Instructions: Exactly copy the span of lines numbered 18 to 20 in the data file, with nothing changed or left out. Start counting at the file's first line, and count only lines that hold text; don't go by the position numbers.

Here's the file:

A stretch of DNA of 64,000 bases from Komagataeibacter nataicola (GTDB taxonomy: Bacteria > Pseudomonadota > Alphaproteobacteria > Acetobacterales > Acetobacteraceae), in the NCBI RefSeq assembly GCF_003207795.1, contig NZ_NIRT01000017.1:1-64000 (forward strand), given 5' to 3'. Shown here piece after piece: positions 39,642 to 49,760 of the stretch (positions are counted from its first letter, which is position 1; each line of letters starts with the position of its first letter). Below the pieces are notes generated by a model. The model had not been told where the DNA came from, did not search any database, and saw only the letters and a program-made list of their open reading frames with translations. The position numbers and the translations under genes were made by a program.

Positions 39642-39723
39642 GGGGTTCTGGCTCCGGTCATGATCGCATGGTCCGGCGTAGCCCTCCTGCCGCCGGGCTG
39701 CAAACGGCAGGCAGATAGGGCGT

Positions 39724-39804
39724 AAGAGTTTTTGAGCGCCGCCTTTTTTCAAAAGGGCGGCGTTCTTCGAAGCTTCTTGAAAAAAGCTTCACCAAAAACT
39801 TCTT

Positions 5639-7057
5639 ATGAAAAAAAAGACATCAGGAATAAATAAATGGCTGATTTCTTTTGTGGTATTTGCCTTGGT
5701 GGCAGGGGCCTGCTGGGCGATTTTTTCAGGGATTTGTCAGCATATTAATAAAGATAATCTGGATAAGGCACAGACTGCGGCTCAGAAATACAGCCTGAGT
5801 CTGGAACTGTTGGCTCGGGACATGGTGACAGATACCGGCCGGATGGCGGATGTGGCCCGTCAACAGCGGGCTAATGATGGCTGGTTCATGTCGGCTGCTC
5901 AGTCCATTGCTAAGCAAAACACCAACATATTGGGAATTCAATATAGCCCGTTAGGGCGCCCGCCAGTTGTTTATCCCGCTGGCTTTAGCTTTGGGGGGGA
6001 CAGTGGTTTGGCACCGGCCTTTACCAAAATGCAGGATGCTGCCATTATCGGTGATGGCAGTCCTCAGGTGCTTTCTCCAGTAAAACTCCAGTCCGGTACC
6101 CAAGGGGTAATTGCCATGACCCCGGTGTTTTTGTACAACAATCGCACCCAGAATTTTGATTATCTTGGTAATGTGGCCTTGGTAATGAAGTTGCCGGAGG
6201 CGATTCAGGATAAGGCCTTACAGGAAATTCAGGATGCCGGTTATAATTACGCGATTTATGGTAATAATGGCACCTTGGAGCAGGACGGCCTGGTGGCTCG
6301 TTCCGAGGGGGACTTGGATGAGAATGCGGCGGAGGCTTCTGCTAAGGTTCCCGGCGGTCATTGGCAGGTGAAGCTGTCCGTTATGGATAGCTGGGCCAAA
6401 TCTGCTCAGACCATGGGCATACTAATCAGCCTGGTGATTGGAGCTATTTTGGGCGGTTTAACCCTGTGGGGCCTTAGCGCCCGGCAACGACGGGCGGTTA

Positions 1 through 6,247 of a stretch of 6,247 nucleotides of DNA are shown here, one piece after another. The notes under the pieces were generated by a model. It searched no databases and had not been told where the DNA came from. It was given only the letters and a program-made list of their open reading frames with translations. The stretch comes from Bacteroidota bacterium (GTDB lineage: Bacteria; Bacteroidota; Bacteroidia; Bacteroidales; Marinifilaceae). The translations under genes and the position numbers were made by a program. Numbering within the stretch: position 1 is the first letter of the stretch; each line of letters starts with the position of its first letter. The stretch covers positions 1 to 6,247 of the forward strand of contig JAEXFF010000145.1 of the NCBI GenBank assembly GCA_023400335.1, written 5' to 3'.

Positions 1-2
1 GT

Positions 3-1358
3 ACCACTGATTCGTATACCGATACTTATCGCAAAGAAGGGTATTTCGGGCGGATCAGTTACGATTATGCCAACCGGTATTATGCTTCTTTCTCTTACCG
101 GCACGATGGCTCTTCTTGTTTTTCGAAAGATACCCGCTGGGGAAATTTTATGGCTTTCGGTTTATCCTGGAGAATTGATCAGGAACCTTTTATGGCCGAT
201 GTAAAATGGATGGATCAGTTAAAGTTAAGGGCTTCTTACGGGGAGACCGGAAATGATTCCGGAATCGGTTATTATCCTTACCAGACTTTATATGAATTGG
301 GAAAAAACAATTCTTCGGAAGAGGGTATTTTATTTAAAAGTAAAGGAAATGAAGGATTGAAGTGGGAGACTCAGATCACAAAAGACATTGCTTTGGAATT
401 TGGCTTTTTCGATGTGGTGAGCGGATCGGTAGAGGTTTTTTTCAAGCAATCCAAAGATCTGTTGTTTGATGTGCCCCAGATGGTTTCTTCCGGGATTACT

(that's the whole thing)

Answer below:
Positions 1 through 6,247 of a stretch of 6,247 nucleotides of DNA are shown here, one piece after another. The notes under the pieces were generated by a model. It searched no databases and had not been told where the DNA came from. It was given only the letters and a program-made list of their open reading frames with translations. The stretch comes from Bacteroidota bacterium (GTDB lineage: Bacteria; Bacteroidota; Bacteroidia; Bacteroidales; Marinifilaceae). The translations under genes and the position numbers were made by a program. Numbering within the stretch: position 1 is the first letter of the stretch; each line of letters starts with the position of its first letter. The stretch covers positions 1 to 6,247 of the forward strand of contig JAEXFF010000145.1 of the NCBI GenBank assembly GCA_023400335.1, written 5' to 3'.

Positions 1-2
1 GT